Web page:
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Tuesday, December 13, 2011

Holiday Cheer For Books

Barnes & Noble, America’s largest bookstore chain, announced Thanksgiving weekend sales in stores that were open a year ago were up 10.9%.  The independent bookstore trade group, American Booksellers Association, claimed a 16% increase for the week that included Turkey Day.  Most experts attribute this to the absence of Borders, which closed its doors earlier this year. 

PW Daily today said bookstore sales for the first 10 months of 2011 were up 2.0%, to $12.91 billion. For all of retail, October sales rose 7.2% and were up 8.0% in the January-October period.

Meanwhile, e-books continue to grow by leaps and bounds. In 2008 they only accounted for about half a percent of the marketplace. By 2010, they grew by 1000 percent and accounted for 6.4% of the marketplace. That is expected to surpass double digits for 2011. There is a bit of a gold rush now with e-books. The average price of an e-book that was purchased in 2010 was around $7.50 – based on 114 million e-books sold for 878 million dollars, but many books sell for a few bucks or pennies. USA Today reported today on some successful best-selling e-book authors. One author this year sold 800,000 books but only earned about $300,000, based on a cover price of just 99 cents.

Now, making more than a quarter million dollars for a writer is great, but considering the number of books that were sold is cause for alarm. It seems selling a book for cheap can work for some, but overall, it doesn’t bode well for the industry because there will come a saturation point where people can only buy and read so many books in a given month or year and the only books selling will be e-books for 99 cents, killing off the marketplace for many writers and publishers. It remains to be seen if new models will develop. Right now amazon, bn.com, Apple and /Sony are the main players, but if a new company and a new pricing model emerges, we’ll see new sales patterns.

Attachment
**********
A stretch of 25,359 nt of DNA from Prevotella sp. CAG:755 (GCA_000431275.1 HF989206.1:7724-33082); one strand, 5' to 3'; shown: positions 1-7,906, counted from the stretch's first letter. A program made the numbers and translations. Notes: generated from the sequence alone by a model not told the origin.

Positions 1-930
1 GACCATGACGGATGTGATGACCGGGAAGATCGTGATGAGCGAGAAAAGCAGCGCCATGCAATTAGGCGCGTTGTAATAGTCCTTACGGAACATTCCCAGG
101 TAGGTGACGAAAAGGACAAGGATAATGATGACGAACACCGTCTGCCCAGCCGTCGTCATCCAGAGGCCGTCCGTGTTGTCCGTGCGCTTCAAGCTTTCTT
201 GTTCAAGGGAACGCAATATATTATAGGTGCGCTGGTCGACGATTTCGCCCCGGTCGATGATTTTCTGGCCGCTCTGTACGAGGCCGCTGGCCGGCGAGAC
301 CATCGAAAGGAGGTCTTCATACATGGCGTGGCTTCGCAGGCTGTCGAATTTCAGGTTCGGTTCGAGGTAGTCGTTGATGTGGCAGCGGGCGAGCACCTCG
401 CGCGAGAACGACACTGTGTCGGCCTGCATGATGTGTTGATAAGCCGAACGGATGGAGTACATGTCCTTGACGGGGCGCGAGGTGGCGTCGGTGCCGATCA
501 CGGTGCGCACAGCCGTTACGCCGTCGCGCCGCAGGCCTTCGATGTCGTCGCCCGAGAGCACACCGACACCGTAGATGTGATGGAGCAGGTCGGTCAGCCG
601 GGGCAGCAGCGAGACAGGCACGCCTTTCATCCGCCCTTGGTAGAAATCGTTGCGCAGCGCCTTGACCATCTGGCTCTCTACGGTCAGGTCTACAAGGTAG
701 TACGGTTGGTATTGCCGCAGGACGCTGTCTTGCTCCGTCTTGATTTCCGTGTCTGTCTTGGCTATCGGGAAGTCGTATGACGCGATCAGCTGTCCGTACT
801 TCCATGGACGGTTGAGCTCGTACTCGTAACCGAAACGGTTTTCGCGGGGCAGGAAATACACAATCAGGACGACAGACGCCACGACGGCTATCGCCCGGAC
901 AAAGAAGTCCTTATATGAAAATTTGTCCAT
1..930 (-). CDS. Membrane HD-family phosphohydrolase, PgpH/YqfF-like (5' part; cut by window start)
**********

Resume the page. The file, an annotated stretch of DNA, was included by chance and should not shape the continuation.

Interview With Literary Agent Grace Freedson

1.  What does the Grace Freedson Publishing Network do?  Grace Freedson’s Publishing Network is a full-service literary agency, working with authors in all adult non-fiction categories—parenting, business and career, health/diet/fitness, cookbooks, animals and nature, science, etc. Because of my early experience in book publishing I also have a very extensive niche in the education and test preparation category.  I am well connected with all major publishers and they will routinely approach me with their internal wish-list because they know I represent high level authors with excellent credentials. I will work with authors from the inception of their concept until their proposal is ready for submission.  Once a contract is in hand I will review it thoroughly with the author and try to make any and all improvements that are in the authors best interest. Since my early years were in PR departments I will advise authors on PR and marketing opportunities as well.